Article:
Bourgogne (referred to as Burgundy in many countries) is long and narrow. The whole of Bourgogne runs from the town of Auxerre in the north (the land of Chablis) to just south of Mâcon, (north of Lyon in the map below). According to Google Maps, it’s approximately 225k (140 miles) in length (not including Beaujolais). About 220K (140 miles) are planted with grape vines.
People often talk about the heart of Bourgogne:
- Côte de Nuits (and Hautes Côtes de Nuits)
- Côte de Beaune (and Hautes Côtes)
These two areas are also known as the Côte d’Or, meaning the Golden Slope.
Saint Aubin is a sub-region of Côte de Beaune, lying in the Golden Slope south of the famous town of Beaune.
Map courtesy of Sylvain Pitiot – Source: http://www.bourgogne-wines.com (http://tinyurl.com/kzbz29h)
This month the French #Winophiles take you on a drive to Burgundy through Chablis and Côte d’Or.
Join us Saturday, May 20th as we taste through these areas from 10-11am central time via Twitter using hashtag: #Winophile. Check below for links to see where other #Winophiles went, and follow me here to read about an area with good value, stunning wines that beg you to pop a bottle with a meal!
Saint-Aubin sits as a continuation of the vineyards of Chassagne-Montrachet and Puligny-Montrachet. You may have heard these names; they produce some of the best white wines in the world. Although Saint-Aubin isn’t as famous as the two, the area produces Village and Premier Cru wines that will convert even stubborn palates. About 75% of the wines are Premier Cru!
The topography in this hook shaped valley is fairly steep with rocky, clayey, limestone rich soils. They are key to the zesty, crisp, mineral character that can be found in many Saint-Aubin whites.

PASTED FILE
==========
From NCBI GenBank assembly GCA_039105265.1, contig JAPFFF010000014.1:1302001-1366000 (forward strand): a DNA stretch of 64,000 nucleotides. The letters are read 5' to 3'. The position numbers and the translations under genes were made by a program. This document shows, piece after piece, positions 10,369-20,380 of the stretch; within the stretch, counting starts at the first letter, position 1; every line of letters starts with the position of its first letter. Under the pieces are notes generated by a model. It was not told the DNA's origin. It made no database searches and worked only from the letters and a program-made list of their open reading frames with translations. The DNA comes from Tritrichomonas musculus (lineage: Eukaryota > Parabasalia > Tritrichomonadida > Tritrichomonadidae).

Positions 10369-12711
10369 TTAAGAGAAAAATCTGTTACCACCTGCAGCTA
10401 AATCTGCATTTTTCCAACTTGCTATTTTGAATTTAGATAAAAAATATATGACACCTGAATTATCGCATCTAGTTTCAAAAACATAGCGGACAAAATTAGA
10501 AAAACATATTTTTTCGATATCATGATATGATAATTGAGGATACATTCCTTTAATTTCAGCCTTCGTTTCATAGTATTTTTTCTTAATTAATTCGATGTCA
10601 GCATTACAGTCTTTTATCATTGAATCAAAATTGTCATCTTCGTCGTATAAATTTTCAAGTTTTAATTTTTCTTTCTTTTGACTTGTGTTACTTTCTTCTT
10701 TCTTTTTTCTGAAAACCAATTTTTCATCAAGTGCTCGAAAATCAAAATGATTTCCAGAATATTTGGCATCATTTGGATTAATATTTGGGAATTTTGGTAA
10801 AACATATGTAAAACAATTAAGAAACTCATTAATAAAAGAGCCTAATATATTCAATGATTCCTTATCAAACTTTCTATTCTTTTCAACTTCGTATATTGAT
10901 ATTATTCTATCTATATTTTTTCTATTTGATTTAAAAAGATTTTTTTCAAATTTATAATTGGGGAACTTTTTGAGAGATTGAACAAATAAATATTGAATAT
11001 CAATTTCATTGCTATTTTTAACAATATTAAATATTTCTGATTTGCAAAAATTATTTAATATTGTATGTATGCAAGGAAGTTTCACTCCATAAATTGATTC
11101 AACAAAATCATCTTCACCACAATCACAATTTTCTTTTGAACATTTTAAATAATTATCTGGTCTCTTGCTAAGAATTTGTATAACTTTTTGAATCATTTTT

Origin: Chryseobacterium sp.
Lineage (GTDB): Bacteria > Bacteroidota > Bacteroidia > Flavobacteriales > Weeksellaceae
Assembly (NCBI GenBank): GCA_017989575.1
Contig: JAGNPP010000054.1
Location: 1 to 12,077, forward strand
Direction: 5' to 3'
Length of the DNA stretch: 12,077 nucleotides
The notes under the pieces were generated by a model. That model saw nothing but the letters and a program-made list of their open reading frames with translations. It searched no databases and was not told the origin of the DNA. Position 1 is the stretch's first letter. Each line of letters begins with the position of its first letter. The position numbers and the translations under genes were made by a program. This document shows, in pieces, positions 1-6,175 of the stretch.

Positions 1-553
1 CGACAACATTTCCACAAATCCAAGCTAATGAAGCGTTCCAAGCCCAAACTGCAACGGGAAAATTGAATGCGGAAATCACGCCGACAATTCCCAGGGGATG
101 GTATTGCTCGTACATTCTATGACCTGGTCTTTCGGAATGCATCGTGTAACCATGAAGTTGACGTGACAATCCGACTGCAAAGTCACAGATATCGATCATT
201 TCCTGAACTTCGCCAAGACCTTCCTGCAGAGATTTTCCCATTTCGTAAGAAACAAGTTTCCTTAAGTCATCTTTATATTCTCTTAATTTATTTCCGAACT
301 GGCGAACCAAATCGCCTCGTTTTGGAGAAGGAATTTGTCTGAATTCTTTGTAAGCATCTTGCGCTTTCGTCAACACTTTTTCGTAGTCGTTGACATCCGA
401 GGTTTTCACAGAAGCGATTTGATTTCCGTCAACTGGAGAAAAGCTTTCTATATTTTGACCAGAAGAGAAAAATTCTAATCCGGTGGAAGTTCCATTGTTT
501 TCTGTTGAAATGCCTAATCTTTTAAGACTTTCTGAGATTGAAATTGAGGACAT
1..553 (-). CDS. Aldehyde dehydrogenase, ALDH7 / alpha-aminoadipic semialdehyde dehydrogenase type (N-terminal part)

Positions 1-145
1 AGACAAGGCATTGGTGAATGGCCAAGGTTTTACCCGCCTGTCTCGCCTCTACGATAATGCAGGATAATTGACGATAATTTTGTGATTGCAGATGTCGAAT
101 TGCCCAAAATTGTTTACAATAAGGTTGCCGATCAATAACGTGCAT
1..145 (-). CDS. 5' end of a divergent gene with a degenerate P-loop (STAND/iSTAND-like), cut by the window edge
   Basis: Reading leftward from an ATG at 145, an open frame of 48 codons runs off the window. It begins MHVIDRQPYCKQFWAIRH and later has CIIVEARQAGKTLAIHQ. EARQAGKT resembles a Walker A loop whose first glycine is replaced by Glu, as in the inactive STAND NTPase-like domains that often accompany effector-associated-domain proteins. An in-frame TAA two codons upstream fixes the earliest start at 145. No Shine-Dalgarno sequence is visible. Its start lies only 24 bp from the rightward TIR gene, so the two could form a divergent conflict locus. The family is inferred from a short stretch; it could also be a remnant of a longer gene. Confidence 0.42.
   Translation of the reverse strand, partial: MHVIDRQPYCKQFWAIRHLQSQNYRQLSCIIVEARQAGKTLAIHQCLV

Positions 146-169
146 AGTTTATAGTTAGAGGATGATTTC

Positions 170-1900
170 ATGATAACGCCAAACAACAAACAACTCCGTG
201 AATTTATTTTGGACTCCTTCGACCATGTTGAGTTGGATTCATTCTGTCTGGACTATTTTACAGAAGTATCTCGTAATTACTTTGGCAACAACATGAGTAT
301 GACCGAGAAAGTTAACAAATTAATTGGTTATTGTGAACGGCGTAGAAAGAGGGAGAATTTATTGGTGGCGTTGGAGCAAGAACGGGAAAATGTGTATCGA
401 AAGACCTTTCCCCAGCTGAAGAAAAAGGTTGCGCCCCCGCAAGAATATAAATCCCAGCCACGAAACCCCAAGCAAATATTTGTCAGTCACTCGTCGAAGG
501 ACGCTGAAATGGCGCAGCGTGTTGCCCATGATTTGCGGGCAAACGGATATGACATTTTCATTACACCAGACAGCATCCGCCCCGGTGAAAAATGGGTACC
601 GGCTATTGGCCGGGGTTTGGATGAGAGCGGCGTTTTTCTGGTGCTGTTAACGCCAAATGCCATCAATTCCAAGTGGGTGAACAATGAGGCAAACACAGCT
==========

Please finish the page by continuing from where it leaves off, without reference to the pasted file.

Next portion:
Today, two-thirds of the area is planted to Chardonnay. In the past, it was mostly red but Pinot Noir continues to thrive.
We visited Côte de Beaune last summer, tasting several wines including a few whites from Saint-Aubin. What amazed us were the prices. They cost less than equivalent wines from more famed areas in Côte de Beaune yet were just as good. This doesn’t mean they’re screaming deals- it can be hard to find a really good white Burgundy that’s a bargain.
Domaine Hubert Lamy was established in 1973 with a long history; the family has worked the vineyards since 1640. Over the years they purchased additional plots, now having 18.5 hectares of vines (47 acres): 80% Chardonnay and 20% Pinot Noir. Oliver Lamy took over in the late 90’s bringing annual production to about 110,000 bottles. The Domaine vineyards are located in four villages including Saint-Aubin:
Domaine Hubert Lamy 1er cru Les Murgers des Dents de Chiens 2009
This wine was a moving target in a positive way! As wines do, it changed, giving way to more of its character with each moment.
Color: Deep oat straw
Aromas: Light intensity apple and pear upon opening. After 10-minutes, ripe green apple and pear with a touch of lemon lime. Notes of quince flowing to crème anglaise with a non-sweet, caramel almond hint.
Palate: Citrus, apply-pear and almond followed through to the palate. The creamy mouth feel gave way to a crisp, elegant and minerally finish.